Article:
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Verne Lundquist Jabs ESPN, Brent Musburger During Katherine Webb Segment

Tyler ConwayFeatured ColumnistNovember 10, 2013

During last year's BCS National Championship Game, ESPN's Brent Musburger created an uproar and arguably started a career with his semi-inappropriate comments about Katherine Webb, the girlfriend of Alabama quarterback AJ McCarron.

CBS Sports' Verne Lundquist was afforded a similar opportunity during the Tide's victory over LSU on Saturday. Lundquist didn't take the bait.

In fact, he used the opportunity to take a shot across the bow at Musburger and ESPN.

With two minutes remaining in Alabama's 38-17 victory over the Tigers, CBS' cameras panned to Webb sitting with McCarron's mother, Dee Dee Bonner.

Choosing to stay professional, Lundquist introduced the two women and quickly shifted topics to whether McCarron would return to what had become a blowout. Perplexed by his partner's lack of elaboration, Gary Danielson tried prodding the conversation further.

"That’s it?" Danielson said (h/t USA Today's Scott Gleeson). "That’s all you’re gonna say?”

Lundquist's response will likely prompt thousands of #shotsfireds on Twitter in the coming days.

“You’re darn right," Lundquist said. "I don’t work for that four-letter network. Discretion.”

The four-letter word means ESPN, of course, and the lack of "discretion" is a direct reference to Musburger's comments this past January. Musburger famously called Webb a "lovely lady" and "beautiful" and opined about the stereotype that quarterbacks are a magnet for attractive women.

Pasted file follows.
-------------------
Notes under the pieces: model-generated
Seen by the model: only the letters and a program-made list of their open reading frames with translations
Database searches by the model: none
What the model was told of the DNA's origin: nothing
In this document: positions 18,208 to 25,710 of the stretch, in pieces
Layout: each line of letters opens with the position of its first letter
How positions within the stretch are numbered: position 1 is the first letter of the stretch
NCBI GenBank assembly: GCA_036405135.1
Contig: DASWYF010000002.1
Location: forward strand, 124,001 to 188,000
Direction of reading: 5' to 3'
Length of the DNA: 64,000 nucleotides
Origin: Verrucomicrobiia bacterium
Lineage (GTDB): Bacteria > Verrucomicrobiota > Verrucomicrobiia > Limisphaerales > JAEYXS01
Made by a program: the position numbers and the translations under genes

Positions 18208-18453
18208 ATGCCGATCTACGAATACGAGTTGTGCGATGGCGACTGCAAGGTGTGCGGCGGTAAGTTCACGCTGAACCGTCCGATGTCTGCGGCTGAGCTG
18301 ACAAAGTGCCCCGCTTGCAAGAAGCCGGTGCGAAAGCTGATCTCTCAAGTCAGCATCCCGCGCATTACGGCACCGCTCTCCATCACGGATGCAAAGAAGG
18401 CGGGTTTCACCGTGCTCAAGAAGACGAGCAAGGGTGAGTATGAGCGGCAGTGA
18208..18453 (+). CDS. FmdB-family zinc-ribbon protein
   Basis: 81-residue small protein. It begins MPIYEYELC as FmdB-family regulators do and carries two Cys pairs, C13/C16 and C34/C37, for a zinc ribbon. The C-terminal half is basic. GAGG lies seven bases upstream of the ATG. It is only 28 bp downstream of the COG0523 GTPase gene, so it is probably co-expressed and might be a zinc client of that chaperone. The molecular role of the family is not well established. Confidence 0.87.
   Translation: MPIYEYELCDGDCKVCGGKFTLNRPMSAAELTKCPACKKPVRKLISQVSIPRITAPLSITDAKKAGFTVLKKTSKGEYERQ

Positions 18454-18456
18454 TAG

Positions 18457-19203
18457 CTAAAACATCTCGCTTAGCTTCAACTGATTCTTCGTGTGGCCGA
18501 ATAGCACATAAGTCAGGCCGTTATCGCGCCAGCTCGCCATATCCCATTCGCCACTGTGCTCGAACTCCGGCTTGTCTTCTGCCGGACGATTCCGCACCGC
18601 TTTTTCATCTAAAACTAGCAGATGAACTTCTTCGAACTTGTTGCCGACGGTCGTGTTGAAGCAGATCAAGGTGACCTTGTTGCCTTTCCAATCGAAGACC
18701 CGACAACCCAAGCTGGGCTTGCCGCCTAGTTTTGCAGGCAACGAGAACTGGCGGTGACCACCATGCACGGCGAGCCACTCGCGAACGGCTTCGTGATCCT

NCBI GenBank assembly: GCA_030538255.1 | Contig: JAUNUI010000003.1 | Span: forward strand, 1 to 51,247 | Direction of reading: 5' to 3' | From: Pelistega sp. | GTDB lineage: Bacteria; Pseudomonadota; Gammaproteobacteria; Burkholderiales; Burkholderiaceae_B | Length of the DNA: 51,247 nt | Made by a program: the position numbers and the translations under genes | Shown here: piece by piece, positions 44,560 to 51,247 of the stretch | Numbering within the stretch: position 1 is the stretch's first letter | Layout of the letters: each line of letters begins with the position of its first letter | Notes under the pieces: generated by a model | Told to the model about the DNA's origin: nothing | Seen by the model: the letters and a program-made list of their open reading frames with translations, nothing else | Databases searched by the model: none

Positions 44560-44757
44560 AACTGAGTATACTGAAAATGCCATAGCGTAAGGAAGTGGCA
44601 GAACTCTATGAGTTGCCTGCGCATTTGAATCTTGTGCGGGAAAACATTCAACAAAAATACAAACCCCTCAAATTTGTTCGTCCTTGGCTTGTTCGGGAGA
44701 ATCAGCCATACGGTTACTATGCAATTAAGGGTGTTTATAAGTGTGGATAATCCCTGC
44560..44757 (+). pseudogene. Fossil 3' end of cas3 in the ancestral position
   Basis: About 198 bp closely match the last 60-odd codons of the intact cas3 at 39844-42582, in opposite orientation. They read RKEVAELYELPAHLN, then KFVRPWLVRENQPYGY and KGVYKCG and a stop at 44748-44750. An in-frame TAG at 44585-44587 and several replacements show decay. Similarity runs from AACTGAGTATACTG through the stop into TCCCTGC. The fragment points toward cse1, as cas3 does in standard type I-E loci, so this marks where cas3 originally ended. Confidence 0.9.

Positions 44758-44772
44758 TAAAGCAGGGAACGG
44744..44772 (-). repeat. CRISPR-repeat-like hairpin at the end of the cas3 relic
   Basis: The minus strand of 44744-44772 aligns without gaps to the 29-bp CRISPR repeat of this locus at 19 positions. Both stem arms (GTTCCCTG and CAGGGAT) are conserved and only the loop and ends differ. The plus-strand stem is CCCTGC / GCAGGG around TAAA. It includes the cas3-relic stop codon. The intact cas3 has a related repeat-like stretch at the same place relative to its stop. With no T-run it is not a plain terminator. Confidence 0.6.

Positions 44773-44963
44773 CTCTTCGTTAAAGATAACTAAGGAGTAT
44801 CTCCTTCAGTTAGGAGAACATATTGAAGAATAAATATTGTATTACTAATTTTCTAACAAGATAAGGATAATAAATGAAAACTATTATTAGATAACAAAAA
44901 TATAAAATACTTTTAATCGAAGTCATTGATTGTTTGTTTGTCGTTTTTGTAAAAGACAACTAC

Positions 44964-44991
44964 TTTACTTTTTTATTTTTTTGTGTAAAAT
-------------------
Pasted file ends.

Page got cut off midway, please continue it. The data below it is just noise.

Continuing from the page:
In the aftermath of the situation, Webb became an instant sensation, landing modeling gigs and even appearing on the ABC show Splash this summer. Musburger, who received criticism and was labeled sexist by some, apologized and has continued to work with ESPN and ABC.

Webb, Musburger and McCarron have all openly joked about the reaction since, though the entire situation coats any camera panning to Webb with awkwardness. Announcers have been understandably quiet with their opinions on the situation to avoid criticism.

Lundquist attempted to do the same before being painted into a corner by his partner.

While the focus on the situation will be Lundquist's comments, it's important to note here that both he and Danielson were laughing at the time. This wasn't a character-assailing attack on Musburger or even all that pointed a shot at ESPN.

It was merely a professional shifting out of an uncomfortable situation in the best way possible. Well done, Verne.


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